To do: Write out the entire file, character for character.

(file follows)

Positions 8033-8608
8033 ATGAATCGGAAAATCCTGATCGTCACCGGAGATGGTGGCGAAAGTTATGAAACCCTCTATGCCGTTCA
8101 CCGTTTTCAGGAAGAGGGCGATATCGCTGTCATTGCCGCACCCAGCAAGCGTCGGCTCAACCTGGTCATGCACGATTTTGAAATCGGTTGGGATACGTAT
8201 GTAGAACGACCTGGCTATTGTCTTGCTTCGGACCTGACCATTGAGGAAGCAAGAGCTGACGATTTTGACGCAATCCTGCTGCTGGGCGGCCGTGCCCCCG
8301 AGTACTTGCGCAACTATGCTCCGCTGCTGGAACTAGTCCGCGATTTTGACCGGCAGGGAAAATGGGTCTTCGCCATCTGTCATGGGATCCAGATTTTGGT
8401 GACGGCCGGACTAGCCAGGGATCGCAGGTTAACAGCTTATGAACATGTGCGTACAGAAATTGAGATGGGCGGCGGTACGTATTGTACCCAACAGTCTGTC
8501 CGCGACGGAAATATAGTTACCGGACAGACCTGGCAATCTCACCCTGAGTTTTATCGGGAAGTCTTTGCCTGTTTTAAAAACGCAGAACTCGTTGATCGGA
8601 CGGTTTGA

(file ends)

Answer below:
Positions 8033-8608
8033 ATGAATCGGAAAATCCTGATCGTCACCGGAGATGGTGGCGAAAGTTATGAAACCCTCTATGCCGTTCA
8101 CCGTTTTCAGGAAGAGGGCGATATCGCTGTCATTGCCGCACCCAGCAAGCGTCGGCTCAACCTGGTCATGCACGATTTTGAAATCGGTTGGGATACGTAT
8201 GTAGAACGACCTGGCTATTGTCTTGCTTCGGACCTGACCATTGAGGAAGCAAGAGCTGACGATTTTGACGCAATCCTGCTGCTGGGCGGCCGTGCCCCCG
8301 AGTACTTGCGCAACTATGCTCCGCTGCTGGAACTAGTCCGCGATTTTGACCGGCAGGGAAAATGGGTCTTCGCCATCTGTCATGGGATCCAGATTTTGGT
8401 GACGGCCGGACTAGCCAGGGATCGCAGGTTAACAGCTTATGAACATGTGCGTACAGAAATTGAGATGGGCGGCGGTACGTATTGTACCCAACAGTCTGTC
8501 CGCGACGGAAATATAGTTACCGGACAGACCTGGCAATCTCACCCTGAGTTTTATCGGGAAGTCTTTGCCTGTTTTAAAAACGCAGAACTCGTTGATCGGA
8601 CGGTTTGA